Is there a partisan divide in all this? Absolutely. A new Pew Research Center poll of nearly 9,000 voters finds that “illegal immigration” is ranked as the top “very big problem” in the U.S. by 75 percent of Republicans voters — compared to 19 percent of Democratic voters. More numbers on such divides in the Poll du Jour at column’s end.


When he took office, President Trump brought a valuable skill set with him, honed during his productive time in the private sector and in the realms of big business and show business.

“Much of what the president says on Twitter and during political rallies can be interpreted as deliberate and designed to control the conversation. The problem with Republicans has always been they have no fight in them and make no attempt to control what people are discussing in the media — and by media, I do not just mean the mainstream media — I mean all media including Facebook, Twitter and Instagram. Republicans have always been reactive, not proactive,” writes American Thinker columnist William L. Gensert.

“President Trump has sure changed that, hasn’t he? For the first time in my memory it is a Republican dictating the national discussion. He says something on Twitter or at a rally, then he steps back and watches as the mainstream media, Facebook, Twitter, Instagram, strangers on line at Whole Foods (‘Thank you, come again’) lose their collective minds in horror about the insensitivity,” Mr. Gensert continues.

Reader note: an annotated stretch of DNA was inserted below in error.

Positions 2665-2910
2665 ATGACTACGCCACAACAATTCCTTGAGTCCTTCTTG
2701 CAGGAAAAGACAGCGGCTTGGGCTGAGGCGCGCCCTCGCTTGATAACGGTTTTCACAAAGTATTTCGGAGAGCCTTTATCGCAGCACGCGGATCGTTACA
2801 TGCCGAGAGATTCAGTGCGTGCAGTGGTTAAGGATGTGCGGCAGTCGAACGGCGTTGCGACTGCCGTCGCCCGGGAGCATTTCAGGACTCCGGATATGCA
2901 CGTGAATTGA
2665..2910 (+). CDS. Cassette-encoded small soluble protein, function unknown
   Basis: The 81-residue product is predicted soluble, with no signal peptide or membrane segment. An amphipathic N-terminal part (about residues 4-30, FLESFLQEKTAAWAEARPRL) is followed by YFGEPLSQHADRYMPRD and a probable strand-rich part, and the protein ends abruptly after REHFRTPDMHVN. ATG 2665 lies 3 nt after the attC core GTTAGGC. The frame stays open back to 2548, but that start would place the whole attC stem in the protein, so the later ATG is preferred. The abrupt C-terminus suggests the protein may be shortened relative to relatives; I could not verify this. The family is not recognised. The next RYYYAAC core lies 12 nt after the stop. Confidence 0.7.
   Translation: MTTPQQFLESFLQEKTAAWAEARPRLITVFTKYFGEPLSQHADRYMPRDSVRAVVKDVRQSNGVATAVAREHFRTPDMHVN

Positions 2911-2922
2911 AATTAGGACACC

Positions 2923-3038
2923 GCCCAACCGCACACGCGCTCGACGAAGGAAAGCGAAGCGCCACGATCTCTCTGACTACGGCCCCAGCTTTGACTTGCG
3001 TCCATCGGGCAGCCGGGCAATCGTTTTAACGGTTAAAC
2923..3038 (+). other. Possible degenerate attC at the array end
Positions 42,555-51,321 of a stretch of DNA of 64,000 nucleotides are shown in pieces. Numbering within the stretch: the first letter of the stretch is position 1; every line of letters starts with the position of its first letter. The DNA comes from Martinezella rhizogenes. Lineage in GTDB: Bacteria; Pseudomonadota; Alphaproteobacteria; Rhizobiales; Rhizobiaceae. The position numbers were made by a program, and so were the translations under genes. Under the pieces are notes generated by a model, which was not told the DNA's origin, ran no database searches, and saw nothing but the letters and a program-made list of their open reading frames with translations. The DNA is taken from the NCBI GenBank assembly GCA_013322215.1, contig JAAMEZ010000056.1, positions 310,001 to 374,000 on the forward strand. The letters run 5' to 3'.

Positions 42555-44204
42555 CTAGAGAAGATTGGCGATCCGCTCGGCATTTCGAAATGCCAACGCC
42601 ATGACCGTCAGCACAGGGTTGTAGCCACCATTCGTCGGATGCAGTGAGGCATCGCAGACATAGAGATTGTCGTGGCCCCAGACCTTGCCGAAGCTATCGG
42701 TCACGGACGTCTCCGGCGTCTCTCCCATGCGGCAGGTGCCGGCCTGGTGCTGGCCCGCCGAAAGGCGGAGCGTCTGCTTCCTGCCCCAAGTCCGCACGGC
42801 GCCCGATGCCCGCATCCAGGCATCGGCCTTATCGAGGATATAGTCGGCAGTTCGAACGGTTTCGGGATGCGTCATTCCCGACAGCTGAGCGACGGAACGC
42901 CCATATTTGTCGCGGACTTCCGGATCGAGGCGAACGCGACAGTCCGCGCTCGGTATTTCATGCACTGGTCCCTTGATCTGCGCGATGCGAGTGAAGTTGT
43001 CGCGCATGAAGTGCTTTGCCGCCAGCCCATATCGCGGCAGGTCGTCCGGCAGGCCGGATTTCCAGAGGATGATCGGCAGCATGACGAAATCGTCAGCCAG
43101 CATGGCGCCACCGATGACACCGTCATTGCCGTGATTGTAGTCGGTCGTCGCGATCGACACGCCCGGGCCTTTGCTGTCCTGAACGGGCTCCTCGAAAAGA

“Trump is a fighter and he’s shown Republicans that while losing with honor may make you feel good for a day, winning ugly will make you feel good for a lifetime. Trump has Democrats playing his game and it’s not a good look for them.”


NBC’s “Meet the Press” moderator Chuck Todd recently sat down with The Hollywood Reporter for a chat about journalism, politics and other matters.

“How will Brett Kavanaugh’s confirmation to the Supreme Court affect the midterms,” broadcast columnist Jeanine Poggi asked Mr. Todd.

“We’re still in the window of immediacy of it. If Kavanaugh is still an issue, it probably means Republicans are still going to hold the Senate. But history says voters don’t go to the polls to say thank you in a midterm election. They go to the polls to say F you,” he replied.